- The Washington Times - Wednesday, September 27, 2006

Midterm suspense

No better political junky luncheon than today’s at the National Press Club ballroom, where former Democratic National Committee Chairman Terry McAuliffe and former Republican National Committee Chairman Ed Gillespie will be jawing over the 2006 midterm elections and whether Democrats can steal both houses from Republicans.

Registration for the event already is closed, due to popular demand.

Race to bed

What’s the official protocol if President Bush and Vice President Dick Cheney are cleared for landing in their respective jets at precisely the same time at Andrews Air Force Base outside Washington?

“Never get in the way of the [president] heading to his soft down pillow,” observes the White House pool report.

Here’s Monday night’s timeline: Mr. Cheney, aboard Air Force 2, landed at Andrews at 8:10 p.m., just two minutes before Air Force 1 touched down.

“But being [president] means never having to wait your turn,” the report notes. “He bounded down the stairs and onto his chopper before [Mr. Cheney’s] entourage even realized what was happening.

“Marine One quickly powered up the blades, forcing Marine Two to sit on the tarmac until the top bird lifted off. Marine Two waited barely a minute longer before taking off as well, producing a rare moment when both presidential and vice presidential helicopters were in the air flying almost in tandem back into the city.”

Not worth a ticket

A Republican senator this week blasted former Vice President Al Gore and his new film, “An Inconvenient Truth,” which he labeled “one of the slickest science propaganda films of all time.”

In a lengthy floor speech, Oklahoma Sen. James M. Inhofe, chairman of the Environment and Public Works Committee, said he was “almost at a loss as to how to begin to address the series of errors, misleading science and unfounded speculation that appear in the former vice president’s film.”

He began by quoting Richard Lindzen, a meteorologist with the Massachusetts Institute of Technology, who wrote: “A general characteristic of Mr. Gore’s approach is to ignore the fact that the earth and its climate are dynamic; they are always changing even without any external forcing. To treat all change as something to fear is bad enough; to do so in order to exploit that fear is much worse.”

Mr. Inhofe presented a summary of “science” that Mr. Gore promotes in the film, including “the now-debunked ‘hockey stick’ temperature chart” and “a link between increased hurricane activity and global warming that most scientists believe does not exist.”

As for the North Pole melting and polar bears drowning, the senator argued that “the vast bulk [of the Arctic] has been cooling and gaining ice.” And whereas Mr. Gore asserted the Arctic is experiencing unprecedented warmth, he ignored “temperatures in the 1930’s were as warm or warmer.”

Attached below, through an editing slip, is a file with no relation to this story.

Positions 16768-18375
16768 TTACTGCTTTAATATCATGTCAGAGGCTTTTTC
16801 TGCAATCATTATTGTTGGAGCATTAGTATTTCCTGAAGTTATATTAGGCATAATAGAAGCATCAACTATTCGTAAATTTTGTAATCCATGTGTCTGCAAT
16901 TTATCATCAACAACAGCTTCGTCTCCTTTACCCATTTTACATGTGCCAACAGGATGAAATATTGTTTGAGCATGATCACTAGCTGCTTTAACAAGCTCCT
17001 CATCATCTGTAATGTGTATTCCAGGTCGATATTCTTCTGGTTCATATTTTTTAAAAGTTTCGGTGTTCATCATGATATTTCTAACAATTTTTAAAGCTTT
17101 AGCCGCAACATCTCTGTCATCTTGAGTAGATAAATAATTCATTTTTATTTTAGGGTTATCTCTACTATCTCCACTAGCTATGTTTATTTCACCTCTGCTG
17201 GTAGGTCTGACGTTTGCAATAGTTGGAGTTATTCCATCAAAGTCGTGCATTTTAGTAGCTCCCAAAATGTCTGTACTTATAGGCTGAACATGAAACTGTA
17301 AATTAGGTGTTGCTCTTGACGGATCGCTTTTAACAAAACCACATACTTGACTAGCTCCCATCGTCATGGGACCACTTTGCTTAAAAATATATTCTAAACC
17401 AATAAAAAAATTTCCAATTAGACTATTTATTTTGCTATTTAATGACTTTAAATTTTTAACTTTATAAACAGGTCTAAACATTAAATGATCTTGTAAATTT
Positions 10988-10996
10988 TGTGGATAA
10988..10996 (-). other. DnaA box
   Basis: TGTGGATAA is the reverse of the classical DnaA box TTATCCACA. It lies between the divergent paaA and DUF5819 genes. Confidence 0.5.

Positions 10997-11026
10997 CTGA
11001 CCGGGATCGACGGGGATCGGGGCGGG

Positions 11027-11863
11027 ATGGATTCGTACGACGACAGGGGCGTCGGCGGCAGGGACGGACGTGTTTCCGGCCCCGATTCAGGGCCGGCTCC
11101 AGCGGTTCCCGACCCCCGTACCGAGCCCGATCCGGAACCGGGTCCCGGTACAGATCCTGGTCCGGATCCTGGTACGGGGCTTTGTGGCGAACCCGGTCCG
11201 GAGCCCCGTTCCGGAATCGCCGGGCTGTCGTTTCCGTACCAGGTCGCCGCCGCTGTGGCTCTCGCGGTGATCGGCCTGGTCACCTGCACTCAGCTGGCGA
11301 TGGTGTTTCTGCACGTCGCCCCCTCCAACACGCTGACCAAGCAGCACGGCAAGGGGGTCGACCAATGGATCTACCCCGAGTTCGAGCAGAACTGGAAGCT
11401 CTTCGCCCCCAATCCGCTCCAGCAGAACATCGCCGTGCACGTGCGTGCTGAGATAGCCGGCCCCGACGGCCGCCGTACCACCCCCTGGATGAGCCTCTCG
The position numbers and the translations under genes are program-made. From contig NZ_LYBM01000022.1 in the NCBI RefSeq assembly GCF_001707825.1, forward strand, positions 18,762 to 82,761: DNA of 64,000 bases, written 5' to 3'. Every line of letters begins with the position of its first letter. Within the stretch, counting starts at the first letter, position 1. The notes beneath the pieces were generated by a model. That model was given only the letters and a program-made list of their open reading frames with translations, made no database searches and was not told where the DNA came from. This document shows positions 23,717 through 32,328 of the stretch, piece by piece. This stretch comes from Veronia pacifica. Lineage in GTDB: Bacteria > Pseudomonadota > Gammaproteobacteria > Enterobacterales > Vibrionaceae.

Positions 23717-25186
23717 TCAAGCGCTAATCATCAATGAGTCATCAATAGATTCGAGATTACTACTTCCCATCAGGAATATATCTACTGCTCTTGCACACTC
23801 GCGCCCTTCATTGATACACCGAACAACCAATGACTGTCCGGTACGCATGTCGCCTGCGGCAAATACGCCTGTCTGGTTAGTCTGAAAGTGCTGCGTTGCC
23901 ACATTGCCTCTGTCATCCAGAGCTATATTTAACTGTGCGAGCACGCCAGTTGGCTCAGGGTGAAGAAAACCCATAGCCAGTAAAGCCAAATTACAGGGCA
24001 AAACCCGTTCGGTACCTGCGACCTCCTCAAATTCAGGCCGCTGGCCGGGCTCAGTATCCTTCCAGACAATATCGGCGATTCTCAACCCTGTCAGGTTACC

For the record, Mr. Inhofe said he did not see Mr. Gore’s movie.

Bull market

Washington blogger Howard Mortman’s (www.extrememortman.com) ears’ perked up when former President Bill Clinton told Fox News’ Chris Wallace on Sunday that what Osama bin Laden said about his administration was “a bunch of bull.”

Sounds familiar, said Mr. Mortman, who presents Mr. Clinton in his own words:

• “They knew for a long time there was nothing to Whitewater. They knew it was a bunch of bull.” (Jan. 26, 2000)

• “The American people know that all the old cliches — tax and spend, soft on crime, weak on welfare — that it’s all a bunch of bull.” (Feb. 17, 1996)

• “He has said publicly that Judge David Hale’s story is ‘a bunch of bull’ fabricated to help him engineer a plea bargain with Kenneth Starr.” (April 3, 1996)

• “They say, aw, it doesn’t matter who wins, all the politicians — you’ve heard all that stuff. I’m telling you it’s a bunch of bull.” (March 17, 1996)

• “Folks, it’s a bunch of bull.” (Oct. 4, 2000)

Endless crises

Now that the computer laptop stolen from an employee of the U.S. Department of Veterans Affairs, containing sensitive data belonging to 26.5 million veterans, has been recovered, Scott Hogenson can move onto the next crisis.

The veteran of the Republican National Committee, who became founding editor of CNSNews.com and then deputy assistant secretary for public affairs at the Veterans Affairs Department, this week joined the high stakes communications and crisis management group Dezenhall Resources as senior vice president.

John McCaslin, whose column is nationally syndicated, can be reached at 202/636-3284 or jmccaslin@washingtontimes.com.

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